Once Mac market share is up to 20 % then Apple will open up the hardware to third party vendors. Why? So that anti-competitive issues are not raised and that businesses will feel comfortable buying an OS that multiple products can use. Apple can still sell Macs because their innovation exceeds anything clone makers can do. But they will probably lose out on high-end machines since those users care more about power than looks.

  8. “As we saw, all too briefly in the clone wars, once you get the hardware cost down, the defectors will come.”

    The defectors did NOT come with the clones. This guy has no idea about Apple’s business model. Last I heard, about 75% of their income comes from hardware, not software.
    Besides, once Apple starts using Intel hardware, I believe they will become very aggressive in pricing their hardware, especially with the advent of Longhorn/Vista which will require a lot of windows users to upgrade their hardware.

  9. I agree that an attack is necessary, but it should take the form of telling the world: I am here and this is what I am.

    I never thought I would say this, but Apple is doing better telling people who they are. The inferiority complex may actually be going away.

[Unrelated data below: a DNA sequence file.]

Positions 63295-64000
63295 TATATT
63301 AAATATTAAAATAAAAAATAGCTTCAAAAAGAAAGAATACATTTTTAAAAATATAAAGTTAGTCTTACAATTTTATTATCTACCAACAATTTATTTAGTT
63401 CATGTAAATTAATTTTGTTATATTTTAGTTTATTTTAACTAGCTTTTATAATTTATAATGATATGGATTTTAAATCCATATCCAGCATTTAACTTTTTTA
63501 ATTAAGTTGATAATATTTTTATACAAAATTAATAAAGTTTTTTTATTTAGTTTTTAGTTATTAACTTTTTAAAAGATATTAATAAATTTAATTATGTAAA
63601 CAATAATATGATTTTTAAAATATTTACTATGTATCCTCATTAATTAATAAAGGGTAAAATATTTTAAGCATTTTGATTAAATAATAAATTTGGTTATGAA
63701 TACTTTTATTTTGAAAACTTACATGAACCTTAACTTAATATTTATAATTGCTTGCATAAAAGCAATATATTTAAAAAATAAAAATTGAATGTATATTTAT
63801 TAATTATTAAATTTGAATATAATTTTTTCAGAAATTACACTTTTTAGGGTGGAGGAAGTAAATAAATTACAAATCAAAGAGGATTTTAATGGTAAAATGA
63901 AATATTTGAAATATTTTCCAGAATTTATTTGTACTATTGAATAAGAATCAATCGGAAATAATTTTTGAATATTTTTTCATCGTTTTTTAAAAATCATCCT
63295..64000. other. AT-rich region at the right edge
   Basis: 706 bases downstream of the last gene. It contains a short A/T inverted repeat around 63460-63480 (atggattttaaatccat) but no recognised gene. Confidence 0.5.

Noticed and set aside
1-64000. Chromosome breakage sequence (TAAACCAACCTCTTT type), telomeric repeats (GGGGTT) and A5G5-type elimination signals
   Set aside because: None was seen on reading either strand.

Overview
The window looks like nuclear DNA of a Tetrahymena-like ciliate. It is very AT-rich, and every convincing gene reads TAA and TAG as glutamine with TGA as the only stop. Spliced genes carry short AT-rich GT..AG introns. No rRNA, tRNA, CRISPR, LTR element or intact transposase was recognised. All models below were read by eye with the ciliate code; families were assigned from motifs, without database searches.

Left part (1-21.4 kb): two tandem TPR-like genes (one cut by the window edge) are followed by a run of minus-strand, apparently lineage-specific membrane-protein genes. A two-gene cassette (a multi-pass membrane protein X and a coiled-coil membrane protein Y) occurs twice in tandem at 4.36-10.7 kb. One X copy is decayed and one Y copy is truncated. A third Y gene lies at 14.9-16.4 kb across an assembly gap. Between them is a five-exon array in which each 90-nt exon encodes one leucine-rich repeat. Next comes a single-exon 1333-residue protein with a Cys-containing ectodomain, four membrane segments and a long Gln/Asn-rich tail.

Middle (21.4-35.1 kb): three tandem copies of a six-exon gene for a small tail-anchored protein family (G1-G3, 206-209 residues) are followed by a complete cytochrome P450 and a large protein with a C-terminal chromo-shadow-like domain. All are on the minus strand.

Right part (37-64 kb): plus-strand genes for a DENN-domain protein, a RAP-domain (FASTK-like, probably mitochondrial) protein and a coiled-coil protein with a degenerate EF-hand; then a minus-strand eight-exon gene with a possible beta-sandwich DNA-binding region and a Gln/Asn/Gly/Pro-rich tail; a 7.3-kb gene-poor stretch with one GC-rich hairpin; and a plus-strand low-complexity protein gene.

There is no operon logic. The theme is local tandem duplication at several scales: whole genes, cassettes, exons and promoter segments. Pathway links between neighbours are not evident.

They can do better yet.

    Yes, you actually can show functions of Tiger in a 30 second tv ad if it is well done.

    You can talk about lack of viruses, and NO! that is NOT likely to bring a “virus writing wizard” out of his hole. They only tackle the easy stuff like Windows. 16 million copies of OSX out there and no viruses! Think about what that signifies!

    That means we can win, so Attack!

  10. Uhhh, no. Dropping a strategy that has brought Apple back to great position in the PC Industry to engage in some “direct assault” on Microsoft is, to put it lightly, the wrong move. It’s ignorant for both Mr. Frommeyer and Mac Daily News to suggest and support such a notion.

    Besides which, I’d much rather have Apple focus on doing well, as they have been, on products and core markets. Steve clearly outlined that the entire “Apple v. Microsoft” mind set was over. Doesn’t anybody remember ’97?

    Now, before some moron goes off; this is not to suggest that Apple doesn’t have a business strategy to increase market share or, hell, to take on Microsoft. However, it is more wise to not even alert Microsoft to this and let them continue their Vaporware-Campaign. Why alert the bank when you’re trying to rob them..? (Alright, bad analogy ” width=”19″ height=”19″ alt=”LOL” style=”border:0;” />)

  11. Apple can be classified as neither a software nor a hardware company. It is a whole widget company. Apple (Jobs) understands that its best widgets consist of hardware with its own superb software in it. Apple may use parts from other sources, but within reason, it controls the key parts of its products, whether software or hardware.

    There are pros and cons to being a whole widget company. As long as Apple is profitable so that it is able to continue to turn out great widgets, I don’t want them to morph into a software company (like MS) or a hardware company (like Dell). Becoming either like MS or Dell would result in the same crappy integration issues that exist today in the Windows world. I like having the “just works” alternative.